Know your fungi? Help us!


Unknown mushroom #1. Photo: Conant Neville

Last weekend I headed to the Adirondacks to bag some more peaks and check them off my list. I’m hoping to become a 46er before I graduate this year. With all the nice weather, I took advantage of the weekend and spent Saturday hiking Nippletop and Dial with some friends.

We met several people along the trail, but the most interesting thing on trail for me was the abundance of mushrooms.

Although things had dried out quite a bit with the warm weather and sunshine, the trail was still sloppy. I think all the moisture has encouraged fungus growth, which explains why I ran into a lot of mushrooms along the trail. I am not much of a mycologist, but I snapped several photos of my fungal friends as I hiked and I’m hoping some of you can help me identify them–maybe some of them are even edible–but if not, they’re still pretty cool looking.

Feel free to leave a comment if you’ve any guesses, and make sure to tell us a bit about these mysterious mushrooms if you have a fungal affinity.

Unknown mushroom #2. Photo: Conant Neville

Unknown mushroom #2. Photo: Conant Neville

Unknown mushroom #3. Photo: Conant Neville

Unknown mushroom #3. Photo: Conant Neville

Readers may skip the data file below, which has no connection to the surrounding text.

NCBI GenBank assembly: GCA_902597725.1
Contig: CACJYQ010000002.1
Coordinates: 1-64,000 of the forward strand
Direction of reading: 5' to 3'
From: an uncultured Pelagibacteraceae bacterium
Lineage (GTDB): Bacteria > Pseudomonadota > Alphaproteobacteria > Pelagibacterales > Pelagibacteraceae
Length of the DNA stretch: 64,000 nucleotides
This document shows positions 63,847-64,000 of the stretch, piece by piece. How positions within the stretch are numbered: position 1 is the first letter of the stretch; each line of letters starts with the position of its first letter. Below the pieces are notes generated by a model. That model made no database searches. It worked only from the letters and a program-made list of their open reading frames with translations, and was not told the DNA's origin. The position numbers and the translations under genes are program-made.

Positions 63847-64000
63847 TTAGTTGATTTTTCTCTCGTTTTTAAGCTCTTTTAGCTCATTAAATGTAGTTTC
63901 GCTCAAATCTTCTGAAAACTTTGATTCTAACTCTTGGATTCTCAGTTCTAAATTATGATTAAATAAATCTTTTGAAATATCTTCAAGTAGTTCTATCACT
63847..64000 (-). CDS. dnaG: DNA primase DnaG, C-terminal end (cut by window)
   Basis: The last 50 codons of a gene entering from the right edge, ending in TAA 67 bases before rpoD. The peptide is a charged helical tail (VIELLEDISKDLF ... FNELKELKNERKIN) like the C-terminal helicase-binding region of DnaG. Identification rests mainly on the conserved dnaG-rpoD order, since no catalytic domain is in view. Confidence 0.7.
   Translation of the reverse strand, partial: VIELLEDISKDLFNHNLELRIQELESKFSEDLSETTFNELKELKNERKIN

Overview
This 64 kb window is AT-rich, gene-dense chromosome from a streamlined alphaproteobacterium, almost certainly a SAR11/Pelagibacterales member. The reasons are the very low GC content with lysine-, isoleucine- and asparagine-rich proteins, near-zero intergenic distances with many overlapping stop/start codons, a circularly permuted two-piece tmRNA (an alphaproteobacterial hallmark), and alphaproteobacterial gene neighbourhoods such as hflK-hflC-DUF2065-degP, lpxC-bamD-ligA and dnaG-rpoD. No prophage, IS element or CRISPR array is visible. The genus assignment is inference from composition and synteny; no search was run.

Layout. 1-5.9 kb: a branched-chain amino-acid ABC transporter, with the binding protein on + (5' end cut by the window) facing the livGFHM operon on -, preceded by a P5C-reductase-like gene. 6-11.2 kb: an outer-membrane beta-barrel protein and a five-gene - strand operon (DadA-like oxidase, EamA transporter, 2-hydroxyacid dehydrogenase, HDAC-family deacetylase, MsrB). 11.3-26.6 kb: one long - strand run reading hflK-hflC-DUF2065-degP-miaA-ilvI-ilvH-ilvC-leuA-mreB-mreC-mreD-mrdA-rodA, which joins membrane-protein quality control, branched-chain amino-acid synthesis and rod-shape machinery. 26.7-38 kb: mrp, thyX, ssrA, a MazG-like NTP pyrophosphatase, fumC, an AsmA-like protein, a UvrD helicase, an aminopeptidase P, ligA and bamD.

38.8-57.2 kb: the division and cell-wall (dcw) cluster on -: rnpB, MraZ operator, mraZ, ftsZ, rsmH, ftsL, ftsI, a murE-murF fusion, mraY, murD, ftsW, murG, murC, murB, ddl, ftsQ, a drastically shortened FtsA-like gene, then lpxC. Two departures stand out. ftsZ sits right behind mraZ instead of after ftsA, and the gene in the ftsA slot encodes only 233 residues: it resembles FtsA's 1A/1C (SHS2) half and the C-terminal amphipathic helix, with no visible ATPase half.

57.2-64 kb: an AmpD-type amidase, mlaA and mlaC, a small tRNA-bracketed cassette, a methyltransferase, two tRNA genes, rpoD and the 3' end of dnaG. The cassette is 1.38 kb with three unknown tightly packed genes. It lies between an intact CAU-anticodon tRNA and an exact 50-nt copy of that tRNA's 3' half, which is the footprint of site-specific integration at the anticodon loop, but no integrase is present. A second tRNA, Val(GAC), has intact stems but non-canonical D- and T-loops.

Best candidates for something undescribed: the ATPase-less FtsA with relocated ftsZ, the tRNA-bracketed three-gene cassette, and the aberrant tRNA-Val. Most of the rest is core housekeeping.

Unknown mushroom #4. Photo: Conant Neville

Unknown mushroom #4. Photo: Conant Neville



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5 Comments on “Know your fungi? Help us!”

  1. Peter Hahn says:

    The one on top looks like an Amanita species

  2. knuckleheadedliberal says:

    To identify mushroom reliably you need to have more than a photograph, you need to see the structure of the gills, if there are gills, color of spores etc. You should get a good mushroom book though most have their strengths and weaknesses. Mushrooms Demystified is an excellent book but hardly a field guide. Rent it from the library though.

    That said the purple/blue mushrooms are super cool. Never seen any. I’ll have to check my book when I have some time.

  3. Susan hopkins says:

    Your mushroom pictures are good enough to identify them as the following;
    #1 Amanita flavoconia
    #2 Boletus subvelutipes
    #3 probably Ganoderma applanatum, the artist conk in poor condition
    #4 Cortinarius violaceus
    Do not eat any, #1 and #4 are in very poisonous groups, #2 some people can eat but some get sick, and #3 is like eating wood but has some medicinal value if ground up and used to make a tea

  4. Martha Foley says:

    I love the photos…more fruit of a moist year?

  5. maggie says:

    i only dare to have a meal of Morell mushrooms let us know of other wild eatables

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